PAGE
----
Fish oil and antioxidants alter the composition and function of circulating mononuclear cells in Crohn disease.
Trebble TM., Arden NK., Wootton SA., Calder PC., Mullee MA., Fine DR., Stroud MA.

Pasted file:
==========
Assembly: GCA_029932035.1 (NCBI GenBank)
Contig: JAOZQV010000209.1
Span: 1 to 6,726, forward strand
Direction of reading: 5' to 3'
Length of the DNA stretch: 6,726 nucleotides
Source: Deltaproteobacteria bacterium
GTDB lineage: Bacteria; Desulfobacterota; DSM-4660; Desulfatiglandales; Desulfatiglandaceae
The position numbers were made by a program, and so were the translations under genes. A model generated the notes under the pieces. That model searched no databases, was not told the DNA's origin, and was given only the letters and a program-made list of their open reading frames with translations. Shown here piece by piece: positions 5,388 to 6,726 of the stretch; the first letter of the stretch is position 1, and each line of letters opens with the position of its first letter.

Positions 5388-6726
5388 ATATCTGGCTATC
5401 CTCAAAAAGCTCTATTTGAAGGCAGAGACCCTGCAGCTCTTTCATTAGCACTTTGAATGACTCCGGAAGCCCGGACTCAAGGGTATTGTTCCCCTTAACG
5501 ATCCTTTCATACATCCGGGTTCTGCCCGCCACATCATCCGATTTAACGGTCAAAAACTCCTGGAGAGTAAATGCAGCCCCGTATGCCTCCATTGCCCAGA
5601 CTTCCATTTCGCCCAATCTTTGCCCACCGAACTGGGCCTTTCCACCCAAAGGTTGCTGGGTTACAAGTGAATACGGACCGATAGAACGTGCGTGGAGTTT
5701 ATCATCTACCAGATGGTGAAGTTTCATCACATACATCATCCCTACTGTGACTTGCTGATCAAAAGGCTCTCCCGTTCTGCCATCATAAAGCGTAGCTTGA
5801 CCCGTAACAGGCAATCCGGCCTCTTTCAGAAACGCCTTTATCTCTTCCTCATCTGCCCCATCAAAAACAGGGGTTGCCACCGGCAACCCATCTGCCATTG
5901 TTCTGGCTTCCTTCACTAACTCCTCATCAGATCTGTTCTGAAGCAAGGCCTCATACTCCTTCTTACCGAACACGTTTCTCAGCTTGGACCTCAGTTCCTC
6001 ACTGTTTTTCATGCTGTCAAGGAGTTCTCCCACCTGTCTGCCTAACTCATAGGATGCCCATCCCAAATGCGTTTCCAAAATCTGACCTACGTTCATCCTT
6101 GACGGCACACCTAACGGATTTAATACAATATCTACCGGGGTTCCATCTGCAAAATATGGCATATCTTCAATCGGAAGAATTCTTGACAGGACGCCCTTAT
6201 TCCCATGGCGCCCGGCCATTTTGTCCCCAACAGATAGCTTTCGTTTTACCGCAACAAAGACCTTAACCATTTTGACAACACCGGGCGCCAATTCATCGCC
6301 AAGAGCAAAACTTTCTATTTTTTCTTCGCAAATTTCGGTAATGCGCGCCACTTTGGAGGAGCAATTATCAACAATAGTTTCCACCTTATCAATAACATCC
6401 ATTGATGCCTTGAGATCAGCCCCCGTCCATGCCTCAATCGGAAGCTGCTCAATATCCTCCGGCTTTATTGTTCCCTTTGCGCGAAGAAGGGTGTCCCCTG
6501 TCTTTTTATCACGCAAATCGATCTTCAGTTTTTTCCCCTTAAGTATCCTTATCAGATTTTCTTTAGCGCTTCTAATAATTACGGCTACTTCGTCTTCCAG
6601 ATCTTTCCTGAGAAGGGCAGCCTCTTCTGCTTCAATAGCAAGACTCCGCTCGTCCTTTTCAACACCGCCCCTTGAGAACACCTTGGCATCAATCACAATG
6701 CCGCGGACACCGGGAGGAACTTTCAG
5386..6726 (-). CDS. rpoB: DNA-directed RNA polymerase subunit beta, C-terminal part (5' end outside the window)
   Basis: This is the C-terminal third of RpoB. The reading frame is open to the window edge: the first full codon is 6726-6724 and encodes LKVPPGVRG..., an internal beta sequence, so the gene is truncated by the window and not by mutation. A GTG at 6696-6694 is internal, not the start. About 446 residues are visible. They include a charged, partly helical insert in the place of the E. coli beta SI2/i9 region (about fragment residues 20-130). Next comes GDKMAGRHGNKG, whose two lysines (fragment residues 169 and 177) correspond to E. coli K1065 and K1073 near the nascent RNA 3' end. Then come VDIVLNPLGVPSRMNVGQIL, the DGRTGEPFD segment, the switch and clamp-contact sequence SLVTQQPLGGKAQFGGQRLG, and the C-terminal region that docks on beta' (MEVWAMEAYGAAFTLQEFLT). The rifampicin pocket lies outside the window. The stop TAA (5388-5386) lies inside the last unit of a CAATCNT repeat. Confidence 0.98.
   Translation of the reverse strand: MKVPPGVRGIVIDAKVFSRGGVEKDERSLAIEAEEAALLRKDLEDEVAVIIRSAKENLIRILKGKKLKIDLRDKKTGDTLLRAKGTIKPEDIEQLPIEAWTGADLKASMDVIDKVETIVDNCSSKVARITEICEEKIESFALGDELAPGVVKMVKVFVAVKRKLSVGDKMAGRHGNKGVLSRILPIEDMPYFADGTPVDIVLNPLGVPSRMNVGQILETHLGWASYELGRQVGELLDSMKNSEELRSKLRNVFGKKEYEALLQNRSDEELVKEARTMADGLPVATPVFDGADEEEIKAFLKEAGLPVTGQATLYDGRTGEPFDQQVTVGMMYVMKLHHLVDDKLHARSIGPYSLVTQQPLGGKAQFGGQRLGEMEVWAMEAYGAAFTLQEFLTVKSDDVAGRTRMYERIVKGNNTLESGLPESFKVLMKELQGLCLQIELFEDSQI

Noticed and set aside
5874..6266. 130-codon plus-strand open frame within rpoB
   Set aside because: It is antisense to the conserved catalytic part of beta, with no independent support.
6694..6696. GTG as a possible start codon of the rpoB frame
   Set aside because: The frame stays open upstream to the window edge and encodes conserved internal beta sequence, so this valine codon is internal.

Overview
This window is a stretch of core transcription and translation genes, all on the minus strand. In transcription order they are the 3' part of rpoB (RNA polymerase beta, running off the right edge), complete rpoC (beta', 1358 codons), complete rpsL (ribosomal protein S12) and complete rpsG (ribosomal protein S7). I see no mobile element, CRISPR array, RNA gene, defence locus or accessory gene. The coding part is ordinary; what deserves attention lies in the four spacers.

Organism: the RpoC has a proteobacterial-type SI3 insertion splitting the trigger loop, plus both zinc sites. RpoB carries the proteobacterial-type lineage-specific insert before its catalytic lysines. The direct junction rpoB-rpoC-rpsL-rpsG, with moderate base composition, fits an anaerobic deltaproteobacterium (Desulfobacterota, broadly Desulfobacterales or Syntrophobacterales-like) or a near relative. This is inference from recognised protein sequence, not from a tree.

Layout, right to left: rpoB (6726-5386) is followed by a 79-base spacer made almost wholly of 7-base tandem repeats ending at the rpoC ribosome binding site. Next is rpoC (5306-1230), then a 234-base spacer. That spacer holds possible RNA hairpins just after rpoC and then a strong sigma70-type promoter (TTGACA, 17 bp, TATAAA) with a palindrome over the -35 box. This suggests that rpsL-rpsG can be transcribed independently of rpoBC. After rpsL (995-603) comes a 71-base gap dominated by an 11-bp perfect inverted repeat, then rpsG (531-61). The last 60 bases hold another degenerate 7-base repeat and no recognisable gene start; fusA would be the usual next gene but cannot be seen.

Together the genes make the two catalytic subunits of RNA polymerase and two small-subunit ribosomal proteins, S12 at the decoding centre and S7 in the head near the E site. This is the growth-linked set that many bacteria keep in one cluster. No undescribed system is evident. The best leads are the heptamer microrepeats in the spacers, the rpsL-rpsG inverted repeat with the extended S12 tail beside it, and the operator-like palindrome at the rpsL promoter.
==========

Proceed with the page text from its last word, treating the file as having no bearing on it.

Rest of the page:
Crohn disease (CD) is associated with osteoporosis and other extraintestinal manifestations that might be mediated by cytokines from circulating (peripheral blood) mononuclear cells (PBMCs). Fish oil rich in eicosapentaenoic acid (EPA) and docosahexaenoic acid (DHA) reduces disease activity in patients with CD with raised laboratory markers of inflammation and in healthy subjects alters PBMC function.We investigated the effect of fish oil plus antioxidants on cytokine production by PBMCs from patients with CD with raised C-reactive protein concentrations (>/=6.9 mg/L) or erythrocyte sedimentation rates (>/=18 mm/h).A randomized placebo-controlled trial of fish oil (2.7 g EPA and DHA/d; n = 31) or placebo (olive oil; n = 31) for 24 wk was conducted in patients with CD. The fish-oil group additionally received an antioxidant preparation (vitamins A, C, and E and selenium). Exclusion criteria included corticosteroid use. Fatty acid composition was measured by gas chromatography. Production of tumor necrosis factor alpha, interferon gamma (IFN-gamma), and prostaglandin E(2) (PGE(2)) was measured by enzyme-linked immunosorbent assays after stimulation with mitogen and endotoxin (lipopolysaccharide).Fish-oil plus antioxidant dietary supplementation was associated with higher EPA and DHA incorporation into PBMCs (P < 0.001) and lower arachidonic acid (P = 0.006) and lower production of IFN-gamma by mitogen-stimulated PBMCs (P = 0.012) and of PGE(2) by lipopolysaccharide-stimulated PBMCs (P = 0.047).Dietary supplementation with fish oil plus antioxidants is associated with modified PBMC composition and lower production of PGE(2) and IFN-gamma by circulating monocytes or macrophages. The response of extraintestinal manifestations of CD should be investigated in a randomized controlled trial.